November 7, 1967

SC

Robert Norman Thompson

Social Credit

Mr. Thompson:

The parents of this country will judge whether this is silly or not, Mr. Speaker. The article then continues:

No current rates for 1967 are available, but health records for 1965 and 1966 show a great rise in the v.d. rate among young people in metro, which is believed to be continuing.

There is apparently a great rise in venereal disease among our young people as a result of this kind of thing being held up before our young people as desirable.

The report of the Aird commission to parliament in 1929, from which our present national system grew, contains certain conclusions relevant and important to Canada today. It recognized several dangers. The first was that broadcasting should be carried out in the interest of Canadian listeners and in the national interest. There is no reference here to the interests of producers. Second, it recognized that where religious broadcasting is allowed there should be regulations prohibiting statements of a controversial nature. It also recognized that broadcasting of political matters should be carefully restricted under arrangements mutually agreed upon by all political parties.

I wish to close with a reference to the frequent attacks on religion which one hears regularly on the C.B.C. and on other programs. This has occurred so often that one can only assume it is a systematic and planned operation. It appears to be some kind of a planned project by a few who seem to work from behind the scenes. This whole aspect of public broadcasting now falls directly on our shoulders. In view of the flagrant misuse of the C.B.C. in the area of religion, I will also be proposing an amendment to protect us against such activities which set Canadians against Canadians, church against church and faith against those of no faith.

I am strongly of the opinion that Canada's national broadcasting system has come under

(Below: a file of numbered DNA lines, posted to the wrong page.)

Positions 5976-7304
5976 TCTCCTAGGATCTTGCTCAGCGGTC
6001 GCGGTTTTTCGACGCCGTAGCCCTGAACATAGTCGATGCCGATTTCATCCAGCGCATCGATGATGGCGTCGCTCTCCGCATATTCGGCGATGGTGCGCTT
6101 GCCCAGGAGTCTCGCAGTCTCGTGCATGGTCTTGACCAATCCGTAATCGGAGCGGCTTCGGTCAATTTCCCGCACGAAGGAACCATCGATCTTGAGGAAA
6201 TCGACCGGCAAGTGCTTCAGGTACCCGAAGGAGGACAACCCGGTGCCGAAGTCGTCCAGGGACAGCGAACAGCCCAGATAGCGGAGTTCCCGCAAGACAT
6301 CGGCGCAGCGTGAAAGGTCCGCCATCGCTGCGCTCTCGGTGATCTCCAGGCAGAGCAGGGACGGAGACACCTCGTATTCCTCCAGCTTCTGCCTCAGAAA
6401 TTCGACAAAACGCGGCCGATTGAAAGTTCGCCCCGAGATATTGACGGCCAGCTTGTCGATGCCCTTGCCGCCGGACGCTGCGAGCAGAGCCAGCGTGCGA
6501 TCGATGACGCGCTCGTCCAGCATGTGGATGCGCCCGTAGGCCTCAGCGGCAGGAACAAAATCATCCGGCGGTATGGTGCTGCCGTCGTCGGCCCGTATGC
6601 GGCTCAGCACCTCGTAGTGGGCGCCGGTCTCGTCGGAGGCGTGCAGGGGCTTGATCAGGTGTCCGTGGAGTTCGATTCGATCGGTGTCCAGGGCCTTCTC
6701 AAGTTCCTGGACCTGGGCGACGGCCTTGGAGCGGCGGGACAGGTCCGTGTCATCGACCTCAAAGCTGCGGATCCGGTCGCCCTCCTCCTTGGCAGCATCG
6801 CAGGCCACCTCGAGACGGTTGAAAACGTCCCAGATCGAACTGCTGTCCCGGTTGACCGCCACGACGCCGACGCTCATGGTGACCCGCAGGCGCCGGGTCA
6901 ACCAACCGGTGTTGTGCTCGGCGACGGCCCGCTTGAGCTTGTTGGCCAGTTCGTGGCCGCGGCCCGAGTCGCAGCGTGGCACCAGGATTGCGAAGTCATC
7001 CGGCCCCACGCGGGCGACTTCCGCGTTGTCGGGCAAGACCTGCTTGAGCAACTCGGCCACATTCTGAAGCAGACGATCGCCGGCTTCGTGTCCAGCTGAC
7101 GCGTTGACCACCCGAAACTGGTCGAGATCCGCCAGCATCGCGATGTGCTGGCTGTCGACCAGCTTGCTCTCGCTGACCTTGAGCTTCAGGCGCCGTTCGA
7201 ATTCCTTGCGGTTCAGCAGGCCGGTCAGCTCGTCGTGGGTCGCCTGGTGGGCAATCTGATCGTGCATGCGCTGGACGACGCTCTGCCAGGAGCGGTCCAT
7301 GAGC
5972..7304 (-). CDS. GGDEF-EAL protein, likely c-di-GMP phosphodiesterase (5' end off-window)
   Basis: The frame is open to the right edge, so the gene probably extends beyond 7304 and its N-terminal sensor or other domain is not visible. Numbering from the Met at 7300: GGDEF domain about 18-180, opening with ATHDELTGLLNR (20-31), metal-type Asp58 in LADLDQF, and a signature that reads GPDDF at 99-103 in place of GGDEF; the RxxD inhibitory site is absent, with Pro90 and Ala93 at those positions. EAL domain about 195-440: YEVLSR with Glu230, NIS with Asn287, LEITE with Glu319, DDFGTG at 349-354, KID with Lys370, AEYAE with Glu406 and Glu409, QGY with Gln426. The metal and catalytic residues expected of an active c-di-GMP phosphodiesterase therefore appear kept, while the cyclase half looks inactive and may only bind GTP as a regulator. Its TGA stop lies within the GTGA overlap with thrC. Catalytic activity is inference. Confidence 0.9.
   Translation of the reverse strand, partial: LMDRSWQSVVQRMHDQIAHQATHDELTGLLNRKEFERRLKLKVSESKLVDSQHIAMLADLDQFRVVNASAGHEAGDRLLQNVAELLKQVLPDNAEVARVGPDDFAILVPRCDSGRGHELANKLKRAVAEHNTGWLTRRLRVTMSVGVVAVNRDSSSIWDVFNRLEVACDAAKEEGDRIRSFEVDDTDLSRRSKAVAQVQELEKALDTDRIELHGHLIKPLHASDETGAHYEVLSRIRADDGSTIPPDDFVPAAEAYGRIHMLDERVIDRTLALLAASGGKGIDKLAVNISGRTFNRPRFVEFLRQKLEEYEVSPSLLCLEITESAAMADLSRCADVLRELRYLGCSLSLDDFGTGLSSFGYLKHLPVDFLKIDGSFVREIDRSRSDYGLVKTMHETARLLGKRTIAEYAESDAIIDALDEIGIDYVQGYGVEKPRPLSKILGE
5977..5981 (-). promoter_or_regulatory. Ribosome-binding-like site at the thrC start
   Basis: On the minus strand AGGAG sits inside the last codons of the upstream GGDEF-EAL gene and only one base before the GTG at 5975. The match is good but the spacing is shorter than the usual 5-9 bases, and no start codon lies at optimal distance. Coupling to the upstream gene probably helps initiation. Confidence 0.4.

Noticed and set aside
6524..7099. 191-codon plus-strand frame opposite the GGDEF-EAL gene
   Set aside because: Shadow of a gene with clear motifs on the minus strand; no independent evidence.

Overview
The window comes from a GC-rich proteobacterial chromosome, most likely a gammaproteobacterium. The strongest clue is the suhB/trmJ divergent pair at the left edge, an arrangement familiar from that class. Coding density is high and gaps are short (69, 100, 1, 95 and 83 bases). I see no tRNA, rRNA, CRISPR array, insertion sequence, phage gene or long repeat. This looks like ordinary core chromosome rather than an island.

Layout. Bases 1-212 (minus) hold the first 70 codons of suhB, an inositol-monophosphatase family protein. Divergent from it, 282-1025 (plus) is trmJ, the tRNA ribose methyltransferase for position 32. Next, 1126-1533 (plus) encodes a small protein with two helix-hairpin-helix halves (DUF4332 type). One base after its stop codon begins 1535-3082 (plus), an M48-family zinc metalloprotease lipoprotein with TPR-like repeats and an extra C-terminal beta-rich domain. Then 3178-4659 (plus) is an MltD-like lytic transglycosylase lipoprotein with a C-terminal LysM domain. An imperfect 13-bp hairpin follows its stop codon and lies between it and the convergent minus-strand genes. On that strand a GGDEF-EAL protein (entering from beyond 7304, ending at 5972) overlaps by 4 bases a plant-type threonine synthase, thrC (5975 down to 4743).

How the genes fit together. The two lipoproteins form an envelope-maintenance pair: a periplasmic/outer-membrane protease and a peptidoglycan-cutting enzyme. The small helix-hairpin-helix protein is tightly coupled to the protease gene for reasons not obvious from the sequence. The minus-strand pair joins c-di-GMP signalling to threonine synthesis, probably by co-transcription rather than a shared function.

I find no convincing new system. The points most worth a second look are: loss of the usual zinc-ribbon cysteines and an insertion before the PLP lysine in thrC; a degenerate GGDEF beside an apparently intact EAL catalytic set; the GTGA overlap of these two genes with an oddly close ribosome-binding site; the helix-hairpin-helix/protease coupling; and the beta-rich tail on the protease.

November 7. 1967

Canadian Policy on Broadcasting the influence of a few who are determined to undermine the morals, break down family units and, yes, even the political thinking of Canadians, not through the open forum or normal political activity but rather from inside the T.V. studio. I am also of the opinion that these preconceived opinions of a very small minority, vocal and repetitious as they are, constitute a threat to our liberty.

Others in this house have touched upon certain flagrant failings of our broadcasting system in promoting separatism, division, extreme left-wing politics and extreme leftwing foreign affairs positions. I would endorse all of these accusations against the same smaller group who attack family line. It is from this viewpoint that I speak.

After months and years of discussion by committees and royal commissions the legislation we have before us, while it improves the broadcasting picture immensely, is still without adequate teeth to bring this allimportant aspect of our present modern life under the proper supervision and control of parliament and the people whose tax dollars support it. This is why I have been moved to speak as a parent, to speak on behalf of the families of this nation who are determined and want to raise their children in that kind of life and to be that kind of responsible citizens this nation has had in the past and needs in the future.